The opportunities for social engagement, at all times of the day and in various locations, have facilitated the evolution of social platforms into entertainment hubs.
It’s no longer about “social” activities in the purest sense, but more purposeful activities- in particular, those based around content consumption.
The appetite for entertainment has accounted for YouTube rising to top position for monthly visits.
It’s the only major social has more visitors than members, revealing that a significant number of their visitors haven’t logged into their accounts, or aren’t members in the first place.
3. The messaging question.
As consumers are increasingly likely to share content with friends privately, it’s a fruitful time for messaging services.
And globally it’s a close race between Facebook Messenger and WhatsApp.
While Facebook Messenger has a 6 percentage-point lead in membership rates over WhatsApp, the latter has more monthly users.
Both have grown in popularity over the past few years. Since the beginning of 2016, Facebook Messenger has seen a 13% increase in visitation rates outside China, while WhatsApp has seen an impressive 30% increase in the same timeframe.
WhatsApp generally outperforms Facebook Messenger across world regions and age groups, and currently enjoys a 13 percentage-point lead over Facebook Messenger outside of China, judging by users who use the services at least daily.
The only region where WhatsApp doesn’t post higher figures than Facebook Messenger is in North America, where only 9% of people use WhatsApp on a daily basis compared to 31% who use Messenger.
Instagram also boasts high monthly visitation figures, rising to 75% among 16-24s.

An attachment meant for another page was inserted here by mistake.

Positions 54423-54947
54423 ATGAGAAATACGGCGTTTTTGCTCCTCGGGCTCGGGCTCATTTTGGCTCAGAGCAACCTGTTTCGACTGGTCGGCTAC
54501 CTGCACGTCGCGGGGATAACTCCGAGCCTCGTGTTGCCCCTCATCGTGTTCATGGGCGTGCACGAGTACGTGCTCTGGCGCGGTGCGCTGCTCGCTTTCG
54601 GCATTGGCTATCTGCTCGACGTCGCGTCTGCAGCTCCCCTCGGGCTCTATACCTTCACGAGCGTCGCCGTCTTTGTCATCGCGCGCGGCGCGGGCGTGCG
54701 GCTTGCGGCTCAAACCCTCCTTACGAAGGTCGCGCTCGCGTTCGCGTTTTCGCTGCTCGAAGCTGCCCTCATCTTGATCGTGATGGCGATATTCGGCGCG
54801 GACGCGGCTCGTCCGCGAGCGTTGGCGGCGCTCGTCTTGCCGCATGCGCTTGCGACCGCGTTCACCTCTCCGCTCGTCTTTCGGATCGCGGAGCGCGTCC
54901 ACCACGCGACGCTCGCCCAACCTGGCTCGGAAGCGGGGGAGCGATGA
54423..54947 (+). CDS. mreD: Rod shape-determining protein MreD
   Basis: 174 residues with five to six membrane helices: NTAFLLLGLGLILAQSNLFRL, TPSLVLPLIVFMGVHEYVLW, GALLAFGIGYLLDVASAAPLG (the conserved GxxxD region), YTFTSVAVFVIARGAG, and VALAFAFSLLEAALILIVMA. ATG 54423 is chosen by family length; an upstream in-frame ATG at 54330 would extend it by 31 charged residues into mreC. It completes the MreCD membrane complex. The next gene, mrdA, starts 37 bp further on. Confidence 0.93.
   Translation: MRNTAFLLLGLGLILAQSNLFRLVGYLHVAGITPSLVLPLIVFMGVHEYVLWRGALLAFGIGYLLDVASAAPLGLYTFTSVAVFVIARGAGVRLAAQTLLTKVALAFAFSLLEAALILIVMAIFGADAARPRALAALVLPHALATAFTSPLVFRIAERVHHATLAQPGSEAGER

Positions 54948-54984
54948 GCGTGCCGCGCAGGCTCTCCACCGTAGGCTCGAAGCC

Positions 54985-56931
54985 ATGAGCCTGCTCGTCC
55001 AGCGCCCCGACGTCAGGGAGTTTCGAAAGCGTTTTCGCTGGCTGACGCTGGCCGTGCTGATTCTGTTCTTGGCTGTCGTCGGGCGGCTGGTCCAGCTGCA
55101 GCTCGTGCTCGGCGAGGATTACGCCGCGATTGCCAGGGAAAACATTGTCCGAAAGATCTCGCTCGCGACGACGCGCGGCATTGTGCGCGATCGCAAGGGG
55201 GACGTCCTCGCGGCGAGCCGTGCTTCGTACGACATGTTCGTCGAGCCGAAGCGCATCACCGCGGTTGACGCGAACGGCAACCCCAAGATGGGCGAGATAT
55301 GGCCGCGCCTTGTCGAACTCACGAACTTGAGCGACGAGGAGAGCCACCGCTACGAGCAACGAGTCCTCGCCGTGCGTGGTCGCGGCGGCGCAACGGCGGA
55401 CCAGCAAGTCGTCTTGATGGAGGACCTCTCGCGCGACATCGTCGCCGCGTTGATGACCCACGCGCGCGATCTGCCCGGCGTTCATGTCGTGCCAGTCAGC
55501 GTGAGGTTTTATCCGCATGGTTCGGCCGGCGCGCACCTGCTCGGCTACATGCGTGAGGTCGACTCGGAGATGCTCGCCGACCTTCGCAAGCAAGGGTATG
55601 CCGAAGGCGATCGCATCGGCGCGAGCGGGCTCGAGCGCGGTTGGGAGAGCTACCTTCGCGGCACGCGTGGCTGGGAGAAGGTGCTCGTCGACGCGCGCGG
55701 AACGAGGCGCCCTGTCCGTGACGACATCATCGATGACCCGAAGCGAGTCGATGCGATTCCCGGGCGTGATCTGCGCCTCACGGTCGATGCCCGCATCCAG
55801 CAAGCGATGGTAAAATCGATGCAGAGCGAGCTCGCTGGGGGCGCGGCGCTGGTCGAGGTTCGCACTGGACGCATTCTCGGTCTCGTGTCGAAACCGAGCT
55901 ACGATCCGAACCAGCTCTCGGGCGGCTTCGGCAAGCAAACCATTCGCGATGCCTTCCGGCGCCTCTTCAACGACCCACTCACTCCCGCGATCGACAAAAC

Instagram’s direct messaging tool could be a key reason for this; globally, 15% say they have used Instagram direct messaging to send a photo or message to a friend on a 1-to-1 basis, rising to 27% among 16-24s.
Having control over how long their posts are seen for, and being able to share posts with certain people, is attractive to young consumers who don’t necessarily want opinions and pictures to remain online forever.
This could be the reason behind Instagram rolling out a ‘Close Friends’ feature on Instagram stories, where users can choose share their stories only with a personalized set of friends.
The new feature is invariably a way to cater towards Gen Z’s need for autonomy and sense of privacy, and is representative of a wider shift in the industry towards greater user discreteness and control.
4. Virtual hangout spaces are on the rise.
60% of internet users outside China have watched a video on Facebook, Twitter, Snapchat or Instagram in the past month.
Whenever mobile video is discussed – particularly for younger age groups – it’s almost always in the context of entertainment.
Watching videos on mobile rose sharply last year, but, there’s another type of video on the rise.
Video calling is often talked about from a business perspective, like using software to keep in touch with remote colleagues.
But in 2018:
Video calling increased for all nearly all demographics, including students as well as professionals.
All age groups are increasing their number of video calls, but Gen Z are the demographic to watch, as they have high potential to shape how the trend develops going into 2020.
Social services like Houseparty and Squad revolve around video calling, allowing friends to hang out when they’re not physically close.
They point towards a possible new frontier in social media, where entertainment and communication are more closely interlinked in virtual hangout spaces, especially given that Epic Games – owner of Fortnite –acquired Houseparty this month.
A recent survey found that half of teens say playing Fortnite helps them keep up their friends and learn teamwork, with 40% stating they had improved their communication skills. The idea that Fortnite could become a new type of social network is one to keep an eye on.